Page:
The New Arab Logo

Breaking News
Yemen to expel UN human rights envoy Open in fullscreen

The New Arab

Yemen to expel UN human rights envoy

UN chief Ban Ki-moon condemned the decision [Getty]

Date of publication: 8 January, 2016

Share this page:
  • 0

  • twitter
Yemen's foreign ministry declared the UN's human rights representative "persona non grata" on Thursday, in a move condemned by the UN secretary-general.

Yemen's foreign ministry declared the representative of the UN High Commissioner for Human Rights in Yemen "persona non grata" in a statement released on Thursday.

The ministry accused George Abu al-Zulof of issuing unfair statements that "ignore the crimes committed by Houthi militias and forces loyal to the deposed Ali Abdullah Saleh against civilians".

The ministry also accused the UN agency of ignoring the "systematic violations" committed by the Houthis, their indiscriminate shelling and the siege of Taiz city.

"The siege imposed on civilians has threatened the lives of children due to the lack of medicine, food or water, yet international organisations barely pay any real attention to this catastrophe," said the statement.

"Some do not even dare tell the truth and point to the perpetrators of these crimes... who are the Houthis and Saleh's rebellious forces."

The foreign ministry said that it had been forced to reevaluate its cooperation with UN agencies due to their "unprofessionalism" and their lack of consideration for international human rights standards.

UN Secretary-General Ban Ki-moon condemned the Yemeni government's decision and voiced "extreme concern" for the safety of the remaining national and international staff.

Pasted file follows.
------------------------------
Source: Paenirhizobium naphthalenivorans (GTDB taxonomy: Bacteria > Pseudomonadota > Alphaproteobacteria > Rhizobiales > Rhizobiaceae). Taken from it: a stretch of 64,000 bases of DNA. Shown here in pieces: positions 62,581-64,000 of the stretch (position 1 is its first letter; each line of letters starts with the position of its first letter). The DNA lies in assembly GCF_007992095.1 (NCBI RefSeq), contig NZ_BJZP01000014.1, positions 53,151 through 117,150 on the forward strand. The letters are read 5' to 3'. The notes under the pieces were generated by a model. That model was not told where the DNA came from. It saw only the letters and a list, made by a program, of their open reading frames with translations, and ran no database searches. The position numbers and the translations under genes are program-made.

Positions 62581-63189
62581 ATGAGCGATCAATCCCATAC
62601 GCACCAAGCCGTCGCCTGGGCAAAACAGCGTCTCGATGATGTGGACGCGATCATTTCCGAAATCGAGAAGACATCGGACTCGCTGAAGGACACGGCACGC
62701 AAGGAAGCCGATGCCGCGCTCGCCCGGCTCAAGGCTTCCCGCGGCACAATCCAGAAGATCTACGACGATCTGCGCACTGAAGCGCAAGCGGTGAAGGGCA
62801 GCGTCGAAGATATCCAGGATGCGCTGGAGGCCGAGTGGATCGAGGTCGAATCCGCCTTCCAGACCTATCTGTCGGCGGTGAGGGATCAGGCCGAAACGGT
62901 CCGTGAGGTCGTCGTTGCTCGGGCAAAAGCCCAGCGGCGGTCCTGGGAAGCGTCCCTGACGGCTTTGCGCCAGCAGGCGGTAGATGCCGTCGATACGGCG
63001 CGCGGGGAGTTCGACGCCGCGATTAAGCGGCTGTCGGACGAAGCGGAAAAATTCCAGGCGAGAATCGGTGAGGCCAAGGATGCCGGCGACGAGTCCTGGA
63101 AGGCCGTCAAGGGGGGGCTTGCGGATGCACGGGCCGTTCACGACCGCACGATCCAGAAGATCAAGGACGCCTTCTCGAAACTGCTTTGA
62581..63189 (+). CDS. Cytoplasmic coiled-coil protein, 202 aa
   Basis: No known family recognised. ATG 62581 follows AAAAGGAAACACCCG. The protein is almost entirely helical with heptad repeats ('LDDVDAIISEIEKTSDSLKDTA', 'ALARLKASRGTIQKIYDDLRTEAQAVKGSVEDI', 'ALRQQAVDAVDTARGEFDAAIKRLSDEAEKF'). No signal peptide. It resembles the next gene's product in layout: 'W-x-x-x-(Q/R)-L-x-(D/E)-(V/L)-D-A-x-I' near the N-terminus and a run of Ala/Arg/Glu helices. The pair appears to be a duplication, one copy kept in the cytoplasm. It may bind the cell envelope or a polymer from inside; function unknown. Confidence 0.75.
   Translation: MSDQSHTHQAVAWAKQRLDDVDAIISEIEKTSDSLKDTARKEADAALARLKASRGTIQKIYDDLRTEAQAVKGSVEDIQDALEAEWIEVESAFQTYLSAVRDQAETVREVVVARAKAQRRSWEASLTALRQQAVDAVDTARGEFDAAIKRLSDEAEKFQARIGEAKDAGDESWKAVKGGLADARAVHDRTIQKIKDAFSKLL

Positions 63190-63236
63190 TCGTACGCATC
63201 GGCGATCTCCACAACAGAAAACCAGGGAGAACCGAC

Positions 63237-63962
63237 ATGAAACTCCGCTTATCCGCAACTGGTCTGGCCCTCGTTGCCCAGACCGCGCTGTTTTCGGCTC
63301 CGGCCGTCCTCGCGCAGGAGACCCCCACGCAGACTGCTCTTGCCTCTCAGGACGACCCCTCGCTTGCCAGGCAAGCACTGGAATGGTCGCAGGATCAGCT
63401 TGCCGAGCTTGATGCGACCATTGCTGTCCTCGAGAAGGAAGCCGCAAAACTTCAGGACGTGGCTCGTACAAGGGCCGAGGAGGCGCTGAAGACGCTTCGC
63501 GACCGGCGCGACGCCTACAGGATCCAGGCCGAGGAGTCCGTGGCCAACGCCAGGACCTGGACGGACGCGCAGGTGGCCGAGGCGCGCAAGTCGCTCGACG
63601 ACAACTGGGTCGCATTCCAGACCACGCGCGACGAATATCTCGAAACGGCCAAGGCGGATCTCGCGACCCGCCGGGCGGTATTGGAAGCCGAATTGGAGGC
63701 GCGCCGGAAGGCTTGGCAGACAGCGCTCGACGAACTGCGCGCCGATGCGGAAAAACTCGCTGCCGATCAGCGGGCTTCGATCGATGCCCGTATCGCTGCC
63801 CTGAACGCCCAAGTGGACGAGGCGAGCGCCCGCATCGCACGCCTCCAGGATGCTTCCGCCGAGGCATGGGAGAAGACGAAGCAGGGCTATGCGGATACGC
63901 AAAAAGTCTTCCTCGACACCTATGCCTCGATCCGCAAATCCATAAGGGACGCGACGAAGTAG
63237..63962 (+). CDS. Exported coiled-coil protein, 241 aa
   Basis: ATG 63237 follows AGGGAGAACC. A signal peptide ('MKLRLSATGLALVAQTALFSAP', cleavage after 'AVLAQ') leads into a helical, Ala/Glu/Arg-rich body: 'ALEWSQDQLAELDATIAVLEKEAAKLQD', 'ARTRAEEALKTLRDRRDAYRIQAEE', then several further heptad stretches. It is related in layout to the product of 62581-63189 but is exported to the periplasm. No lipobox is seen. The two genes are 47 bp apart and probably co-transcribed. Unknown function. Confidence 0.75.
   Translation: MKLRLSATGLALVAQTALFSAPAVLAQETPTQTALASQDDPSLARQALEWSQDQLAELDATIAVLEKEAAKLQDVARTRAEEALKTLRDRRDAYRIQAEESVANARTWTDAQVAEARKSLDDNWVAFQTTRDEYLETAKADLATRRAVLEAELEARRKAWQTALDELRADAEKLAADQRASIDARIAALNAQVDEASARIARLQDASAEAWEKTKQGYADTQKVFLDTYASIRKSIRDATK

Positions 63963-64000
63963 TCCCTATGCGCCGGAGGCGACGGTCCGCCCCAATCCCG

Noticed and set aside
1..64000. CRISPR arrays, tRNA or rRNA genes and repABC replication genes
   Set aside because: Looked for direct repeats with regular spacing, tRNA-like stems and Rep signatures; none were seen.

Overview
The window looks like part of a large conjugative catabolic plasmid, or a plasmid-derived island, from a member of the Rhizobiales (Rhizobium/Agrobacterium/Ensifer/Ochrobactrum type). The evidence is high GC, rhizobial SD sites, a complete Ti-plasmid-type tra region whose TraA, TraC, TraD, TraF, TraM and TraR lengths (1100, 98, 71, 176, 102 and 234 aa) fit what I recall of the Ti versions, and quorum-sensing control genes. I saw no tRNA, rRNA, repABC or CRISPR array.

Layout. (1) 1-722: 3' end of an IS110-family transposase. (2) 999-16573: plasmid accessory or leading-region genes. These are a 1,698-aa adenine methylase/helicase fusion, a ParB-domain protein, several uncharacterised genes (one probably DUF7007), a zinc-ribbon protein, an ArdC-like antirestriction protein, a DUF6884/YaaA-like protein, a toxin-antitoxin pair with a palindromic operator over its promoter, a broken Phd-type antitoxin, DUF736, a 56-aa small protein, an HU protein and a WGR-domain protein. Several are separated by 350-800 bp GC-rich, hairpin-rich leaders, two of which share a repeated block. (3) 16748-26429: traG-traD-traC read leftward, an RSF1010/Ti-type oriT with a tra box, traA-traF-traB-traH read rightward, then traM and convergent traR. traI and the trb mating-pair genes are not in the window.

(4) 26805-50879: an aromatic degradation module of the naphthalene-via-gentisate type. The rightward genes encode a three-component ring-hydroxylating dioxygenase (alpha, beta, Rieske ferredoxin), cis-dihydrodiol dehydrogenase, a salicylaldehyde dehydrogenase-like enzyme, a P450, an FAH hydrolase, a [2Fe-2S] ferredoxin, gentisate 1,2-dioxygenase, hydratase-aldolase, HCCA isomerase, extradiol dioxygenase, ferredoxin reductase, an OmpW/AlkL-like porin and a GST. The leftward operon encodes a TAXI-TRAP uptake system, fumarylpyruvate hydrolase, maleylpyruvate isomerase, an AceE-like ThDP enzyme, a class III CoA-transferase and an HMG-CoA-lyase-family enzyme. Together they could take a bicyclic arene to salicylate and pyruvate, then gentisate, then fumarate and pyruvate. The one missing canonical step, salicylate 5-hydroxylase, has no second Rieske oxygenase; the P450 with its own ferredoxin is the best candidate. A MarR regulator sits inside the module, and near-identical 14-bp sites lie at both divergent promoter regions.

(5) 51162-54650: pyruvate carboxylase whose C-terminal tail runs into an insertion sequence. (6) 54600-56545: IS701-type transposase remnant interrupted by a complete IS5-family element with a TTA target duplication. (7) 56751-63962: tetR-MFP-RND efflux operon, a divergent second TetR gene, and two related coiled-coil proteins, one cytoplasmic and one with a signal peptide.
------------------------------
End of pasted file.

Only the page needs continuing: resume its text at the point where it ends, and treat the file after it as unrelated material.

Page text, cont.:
"The secretary-general stresses that United Nations staff must never be threatened or sanctioned for doing their work, which is based on the United Nations Charter," a statement issued by his spokesman said.

More from Yemen today
- Saudi-led coalition 'used cluster bombs in Yemen'
- Riyadh denies bombing Iran's 'undamaged' Yemen embassy
- Yemen troops seize strategic port from Houthi rebels

Rupert Colville, spokesperson for the UN Office of the High Commissioner for Human Rights, said the move was "very regrettable".

"We believe our office in Yemen has been doing an excellent job in very difficult conditions. We are awaiting an official written confirmation of this decision, but in the meantime will study the various accusations against our representative and his team contained in the government's public statements, and will respond in greater detail in the near future."

On Tuesday, the UN High Commissioner for Human Rights reported that at least 2,795 civilians had been killed and 5,324 wounded in Yemen since March, due to Saudi-led coalition airstrikes and shelling by the Houthi rebels.

The UN's latest report said that it had "alarming information on the alleged use of cluster bombs by coalition forces" in Hajjah governorate.

Human Rights Watch on Thursday accused the Saudi-led coalition of dropping cluster bombs on residential neighbourhoods in the Yemeni capital Sanaa.

Meanwhile, jet fighters from the Saudi-led coalition carried out dozens of air raids against the Yemeni capital, in what residents have described as the most intense airstrikes since March.

The Saudi-led coalition launched a campaign against Houthi rebels and forces loyal to deposed President Ali Abdullah Saleh in March 2015 after rebels advanced on the southern city of Aden, where Yemeni President Abedrabbo Mansour Hadi had taken refuge before fleeing to Riyadh.

The New ArabComments

Most Popular

Most Popular

    Read More